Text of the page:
Return toTours of Northcote.
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(c) 2004. Electronic scanning and editing - P. Michell
Electronic form © P. Michell, 2004.
In Australia transport is the controlling factor in the start and developments of new settlement. The very birth of the now enterprising and populous city of Northcote many be attributed in some measure to the decision of the authorities responsible for Melbourne’s water supply to construct a reservoir at Yan Yean.
As far as Northcote is concerned it is a mystery why the route now known as High Street, Northcote, was selected as a highway when it is remembered that apart from Sydney Road, Brunswick Street was the main outlet north of the city and that an easy grade via what is now known as St Georges Road was available. The road was surveyed in 1854 and the wonder is that the early road users put up with the drag up Rucker’s Hill instead of seeking and easier route. The hill has since been cut down and the grade eased. The transportation of huge quantities of material for the construction of the Yan Yean Reservoir gave an impetus to business enterprise along the route with the result that the inevitable public house, blacksmith’s shop, general stores & c. were soon established along the route and formed a nucleus for future settlement.
In a short time wood carting to the rapidly developing City of Melbourne and suburbs became an important industry. Gradually as the forest was cleared off and the country opened up, farms were established and business centres came into being. The two cities of Northcote and Preston began on the same lines and at this juncture it may be interesting to briefly refer to a few of the first pioneers of these two cities.
The great reservoir scheme vas inaugurated, a toll gate was established near the creek in the ‘fifties and was later removed to a point about where Westgarth street now intersects High St. The embankment now known as Rucker’s Hill was formed. The hill was cut through to continue the road, the gravel from the excavations being utilised to form the approach there to and from the following description the reader may visualise the road as it appeared in 1857 viewed from the box seat of a Cobb and Co’s coach carrying passengers and Her Majesty’s mails, en route to Yan Yean and intermediate settlements.
Starting one Saturday morning from the “Bull and Mouth” Hotel in Bourke street about 7 o’clock on a beautiful spring morning we pass the old “Paddy’s Market” in full activity. The shed full and the open gutter in Bourke street from Russell street to the White Hart corner in Spring street lined with vehicles and vegetables, fruit, eggs poultry - in fact all the products of the farm, orchard and garden - spread out for inspection and sale along the pathway. Proceeding we turn the corner round the Halfway House Hotel to the top of Brunswick street with the Belvedere Hotel and a biscuit factory on either corner. Just opposite about where the Eye and Ear Hospital now stands, was an immense iron tank with a capacity of 150,000 gallons, supplied by a pump on the Yarra bank - a decided improvement on the old water cart, and prior to the completion of the Yan Yean reservoir this constituted Melbourne’s water supply conveyed from the tank by mains which were afterwards utilised when the larger scheme was finished.Down Brunswick street, at that time well supplied with business places, past the Labor in Vain Hotel with its high brick wall in protection from surprise attacks by the natives; on past Kimpton’s flour mill and across the open Reilly street drain into Heidelberg road and along past gas works and the rifle butts at the end of Smith street; post and rail fences at each side of the road.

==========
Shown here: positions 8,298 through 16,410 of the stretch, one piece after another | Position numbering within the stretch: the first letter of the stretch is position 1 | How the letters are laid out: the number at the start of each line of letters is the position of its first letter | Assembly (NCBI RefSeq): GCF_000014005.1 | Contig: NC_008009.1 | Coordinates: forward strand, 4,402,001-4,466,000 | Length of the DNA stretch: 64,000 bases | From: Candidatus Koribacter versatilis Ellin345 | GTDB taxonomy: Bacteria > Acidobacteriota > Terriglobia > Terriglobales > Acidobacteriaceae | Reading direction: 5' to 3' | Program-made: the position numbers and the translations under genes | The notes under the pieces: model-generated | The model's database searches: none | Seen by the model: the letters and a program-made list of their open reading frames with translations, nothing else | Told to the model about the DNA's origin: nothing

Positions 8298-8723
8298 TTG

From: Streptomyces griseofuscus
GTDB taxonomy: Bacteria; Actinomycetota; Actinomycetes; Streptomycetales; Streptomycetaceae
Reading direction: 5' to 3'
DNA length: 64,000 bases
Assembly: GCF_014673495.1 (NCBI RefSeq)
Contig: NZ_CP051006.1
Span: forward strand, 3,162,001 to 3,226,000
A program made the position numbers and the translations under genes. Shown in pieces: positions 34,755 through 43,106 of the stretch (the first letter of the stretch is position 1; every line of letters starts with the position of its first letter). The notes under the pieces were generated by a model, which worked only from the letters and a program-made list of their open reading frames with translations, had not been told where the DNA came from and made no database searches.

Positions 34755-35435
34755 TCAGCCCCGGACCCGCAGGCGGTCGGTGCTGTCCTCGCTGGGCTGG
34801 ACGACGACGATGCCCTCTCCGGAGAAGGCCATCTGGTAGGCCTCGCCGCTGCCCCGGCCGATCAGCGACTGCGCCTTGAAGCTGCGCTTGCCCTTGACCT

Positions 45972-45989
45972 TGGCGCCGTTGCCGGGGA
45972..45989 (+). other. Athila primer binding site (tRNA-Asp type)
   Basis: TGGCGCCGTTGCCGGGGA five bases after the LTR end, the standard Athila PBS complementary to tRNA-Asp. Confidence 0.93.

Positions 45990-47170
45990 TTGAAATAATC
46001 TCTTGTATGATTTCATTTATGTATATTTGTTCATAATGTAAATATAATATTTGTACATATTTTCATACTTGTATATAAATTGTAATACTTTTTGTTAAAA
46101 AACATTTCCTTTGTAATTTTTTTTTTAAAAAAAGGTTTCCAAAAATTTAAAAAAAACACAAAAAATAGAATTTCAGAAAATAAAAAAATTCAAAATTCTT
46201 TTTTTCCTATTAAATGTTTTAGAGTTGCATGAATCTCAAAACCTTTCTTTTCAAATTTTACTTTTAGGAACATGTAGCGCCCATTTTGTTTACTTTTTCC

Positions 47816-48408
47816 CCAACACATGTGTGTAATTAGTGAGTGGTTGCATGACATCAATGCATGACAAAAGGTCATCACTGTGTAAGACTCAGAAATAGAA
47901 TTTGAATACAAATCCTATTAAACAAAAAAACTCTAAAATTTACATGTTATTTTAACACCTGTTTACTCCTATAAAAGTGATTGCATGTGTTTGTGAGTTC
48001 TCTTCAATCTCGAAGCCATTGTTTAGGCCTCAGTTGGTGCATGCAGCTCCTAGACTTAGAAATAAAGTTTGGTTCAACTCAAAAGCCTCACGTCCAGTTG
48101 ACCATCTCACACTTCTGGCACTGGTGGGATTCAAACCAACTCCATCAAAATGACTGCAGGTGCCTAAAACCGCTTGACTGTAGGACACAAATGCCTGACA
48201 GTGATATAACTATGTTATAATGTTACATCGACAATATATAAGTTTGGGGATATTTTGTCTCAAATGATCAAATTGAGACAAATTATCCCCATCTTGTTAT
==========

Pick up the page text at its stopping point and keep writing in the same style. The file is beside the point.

Turning to the left at the junction [Heidelbeg Rd. and High St .] we cross the Merri Creek, on through the toll gate to the foot of Rucker's Hill. At the foot on the west side was a large nursery. In those days after rain this climb was an arduos undertaking. Commenting on the holes and ruts made by the heavy traffic the humorist of that generation designated it, embellished with lurid adjectives, "Muck-er’s Hill" . Arriving on top and through the cutting, we have passed on our right the conspicuous mansion of the day built and occupied by Mr. W.F.A. Rucker, after whom the hill was named. [Ed. This is some argument that the mansion on top of Ruckers Hill was never built nor lived in by Rucker. See discussion on Rucker’s Hiill elsewhere on this site.]
We pull up to deliver the mail bag at Bastings' General Store , P.O. and hay and corn store. Opposite on the corner of the lane stood the [original] Peacock Inn, kept by Geo. Plant, a true replica of an old-time rural inn-keeper. In the upper room of this hostelry was a forum where all the weighty and burning questions concerning the village were ventilated. These two businesses were founded in 1854 and according to custom the P.O. was also the debating ground for all local municipal and social questions.